■ Auto Industry
Honda may sue China rivals
Honda Motor Co, the first Japanese carmaker to open a plant in China, said it may sue nine Chinese automakers for copying the design of its CR-V sport-utility vehicle. Honda, which has sued two Chinese carmakers since November last year, found there are nine other companies that either make or plan to produce models that look like the Honda CR-V, spokeswoman Sachi Ito said today. The cases are the latest in a series of disputes between overseas automakers and local companies accused of copying of designs and logos. Toyota Motor Corp, Asia's largest carmaker, lost a lawsuit against Geely Group Co in November last year over the Chinese company's use of a logo resembling the Japanese carmaker's badge.
Las Vegas Sands to expand
US gaming company Las Vegas Sands Inc said it wants to build six more hotels, including some with casinos, in an area of the southern Chinese gambling enclave of Macau. Las Vegas Sands opened the Sands Macau casino in May and is building the Macau Venetian Casino Resort on the territory's reclaimed Cotai area, which the company has touted as the "Las Vegas Strip of Asia." Now the gaming operator has submitted a proposal to Macau's government to build six more hotel resorts in Cotai, some of which will have casinos, Las Vegas Sands said in a US Securities and Exchange Commission filing submitted on Wednesday. The company is seeking partners to finance and build the hotels and will only operate the casinos through subsidiaries, the filing said.
Nike apologizes for ad
Nike has apologized for a footwear ad featuring an attack on a kung fu master which was banned by China, saying it only intended to emulate the Hong Kong martial arts movie heroes of the 1970s. China's State Administration of Radio, Film and Television on Monday ordered stations nationwide to stop broadcasts of Nike's "LeBron James in Chamber of Fear" ads that it said had sparked anger and claims of offending "national feelings." In the advertisement, James, 19, a forward for the Cleveland Cavaliers basketball team, makes easy work of animated enemies including a white-haired kung fu master, two women in traditional Chinese garb and the pair of dragons as he ascends the video game-like levels of the "Chamber."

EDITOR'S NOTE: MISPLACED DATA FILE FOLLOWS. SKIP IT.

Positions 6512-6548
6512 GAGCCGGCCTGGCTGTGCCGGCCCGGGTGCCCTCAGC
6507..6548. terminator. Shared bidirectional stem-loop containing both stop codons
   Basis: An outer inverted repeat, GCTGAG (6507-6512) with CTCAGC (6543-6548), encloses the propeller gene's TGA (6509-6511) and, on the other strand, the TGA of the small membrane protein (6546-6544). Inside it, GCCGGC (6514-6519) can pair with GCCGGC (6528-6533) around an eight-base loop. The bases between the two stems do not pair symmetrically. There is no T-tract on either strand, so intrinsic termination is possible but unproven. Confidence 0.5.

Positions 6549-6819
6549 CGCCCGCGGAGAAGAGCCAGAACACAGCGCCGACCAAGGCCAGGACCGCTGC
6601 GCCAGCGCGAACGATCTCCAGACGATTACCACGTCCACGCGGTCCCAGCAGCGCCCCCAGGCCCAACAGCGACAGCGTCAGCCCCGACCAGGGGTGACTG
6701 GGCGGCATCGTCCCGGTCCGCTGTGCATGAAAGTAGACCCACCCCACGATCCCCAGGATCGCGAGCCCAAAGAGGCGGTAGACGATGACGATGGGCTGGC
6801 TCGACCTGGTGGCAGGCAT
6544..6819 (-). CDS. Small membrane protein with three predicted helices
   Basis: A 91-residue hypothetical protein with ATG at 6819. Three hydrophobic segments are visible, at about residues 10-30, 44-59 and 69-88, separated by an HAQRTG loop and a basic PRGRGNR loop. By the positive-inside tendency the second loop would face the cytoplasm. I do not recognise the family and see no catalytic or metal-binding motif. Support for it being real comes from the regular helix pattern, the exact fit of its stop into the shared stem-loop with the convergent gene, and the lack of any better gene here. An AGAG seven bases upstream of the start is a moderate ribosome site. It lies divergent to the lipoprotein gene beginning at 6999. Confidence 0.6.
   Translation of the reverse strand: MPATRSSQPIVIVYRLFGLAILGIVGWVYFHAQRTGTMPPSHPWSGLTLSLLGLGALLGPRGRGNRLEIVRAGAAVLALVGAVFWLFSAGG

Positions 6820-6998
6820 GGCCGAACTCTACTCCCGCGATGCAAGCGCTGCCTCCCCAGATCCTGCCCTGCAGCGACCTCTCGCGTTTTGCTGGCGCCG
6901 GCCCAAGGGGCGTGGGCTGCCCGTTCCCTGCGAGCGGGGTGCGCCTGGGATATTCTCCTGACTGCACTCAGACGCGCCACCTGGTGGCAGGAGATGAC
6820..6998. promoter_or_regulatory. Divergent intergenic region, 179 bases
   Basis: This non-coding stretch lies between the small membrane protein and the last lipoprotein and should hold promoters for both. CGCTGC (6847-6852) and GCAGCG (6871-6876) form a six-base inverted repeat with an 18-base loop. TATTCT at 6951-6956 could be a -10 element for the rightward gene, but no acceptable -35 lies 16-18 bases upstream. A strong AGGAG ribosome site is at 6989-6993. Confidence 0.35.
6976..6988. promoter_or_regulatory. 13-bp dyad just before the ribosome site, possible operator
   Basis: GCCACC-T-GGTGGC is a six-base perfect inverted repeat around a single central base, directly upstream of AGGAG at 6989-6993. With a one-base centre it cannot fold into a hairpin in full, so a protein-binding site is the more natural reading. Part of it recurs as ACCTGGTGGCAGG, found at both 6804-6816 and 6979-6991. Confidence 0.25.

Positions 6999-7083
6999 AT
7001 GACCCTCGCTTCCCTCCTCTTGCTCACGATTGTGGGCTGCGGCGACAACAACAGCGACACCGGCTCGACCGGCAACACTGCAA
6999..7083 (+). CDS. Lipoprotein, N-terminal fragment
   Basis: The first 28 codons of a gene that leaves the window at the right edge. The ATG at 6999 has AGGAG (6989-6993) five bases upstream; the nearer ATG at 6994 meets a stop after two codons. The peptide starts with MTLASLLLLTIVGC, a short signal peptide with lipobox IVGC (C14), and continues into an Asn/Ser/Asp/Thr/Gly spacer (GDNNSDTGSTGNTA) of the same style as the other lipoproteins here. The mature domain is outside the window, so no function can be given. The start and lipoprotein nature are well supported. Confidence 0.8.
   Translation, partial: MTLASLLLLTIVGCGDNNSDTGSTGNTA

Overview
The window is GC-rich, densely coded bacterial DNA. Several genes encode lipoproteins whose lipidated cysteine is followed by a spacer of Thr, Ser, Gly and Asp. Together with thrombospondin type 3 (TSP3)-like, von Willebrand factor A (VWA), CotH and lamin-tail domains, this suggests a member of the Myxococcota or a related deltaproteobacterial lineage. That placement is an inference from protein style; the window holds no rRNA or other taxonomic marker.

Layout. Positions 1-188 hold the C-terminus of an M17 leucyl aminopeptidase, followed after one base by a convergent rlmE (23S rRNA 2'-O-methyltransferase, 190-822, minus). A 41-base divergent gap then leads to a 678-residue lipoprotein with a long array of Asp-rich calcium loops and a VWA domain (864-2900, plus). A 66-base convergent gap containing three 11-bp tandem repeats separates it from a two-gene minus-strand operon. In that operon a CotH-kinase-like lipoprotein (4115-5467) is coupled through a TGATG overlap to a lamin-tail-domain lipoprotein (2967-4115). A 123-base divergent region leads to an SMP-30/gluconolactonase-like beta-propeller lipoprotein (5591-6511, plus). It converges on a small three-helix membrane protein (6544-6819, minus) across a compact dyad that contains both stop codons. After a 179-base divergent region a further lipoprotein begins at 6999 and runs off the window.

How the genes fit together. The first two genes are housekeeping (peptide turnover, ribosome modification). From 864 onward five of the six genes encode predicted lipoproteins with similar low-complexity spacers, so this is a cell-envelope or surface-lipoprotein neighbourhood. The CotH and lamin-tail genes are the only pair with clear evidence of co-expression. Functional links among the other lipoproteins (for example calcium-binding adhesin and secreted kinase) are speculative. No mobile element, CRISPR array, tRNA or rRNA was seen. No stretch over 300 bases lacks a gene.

■ DVD Formats
Disney chooses Blue-ray
Hollywood movie powerhouse Walt Disney has taken sides with Japan's Sony Corp in a bitter battle between studios to define a technical standard for next generation DVDs, it said on Wednesday. The house that made Mickey Mouse and its home video unit Buena Vista Home Entertainment (BVHE) announced they would adopt Sony's Blu-ray disc format, putting Disney at odds with an array of studios supporting rival Toshiba technology. Under the tie-up with Sony for the next generation of video disc players, Disney and BVHE will release their movies non-exclusively in the Blu-ray format when it launches in North America and Japan late next year. Last month Warner Bros, Universal Studios, Paramount Pictures and New Line Cinema took positions in the fight, opting to endorse the HD DVD format touted by Sony rival Toshiba. The two standards are not compatible and will require consumers to choose between one system or another when buying the next generation of DVD players.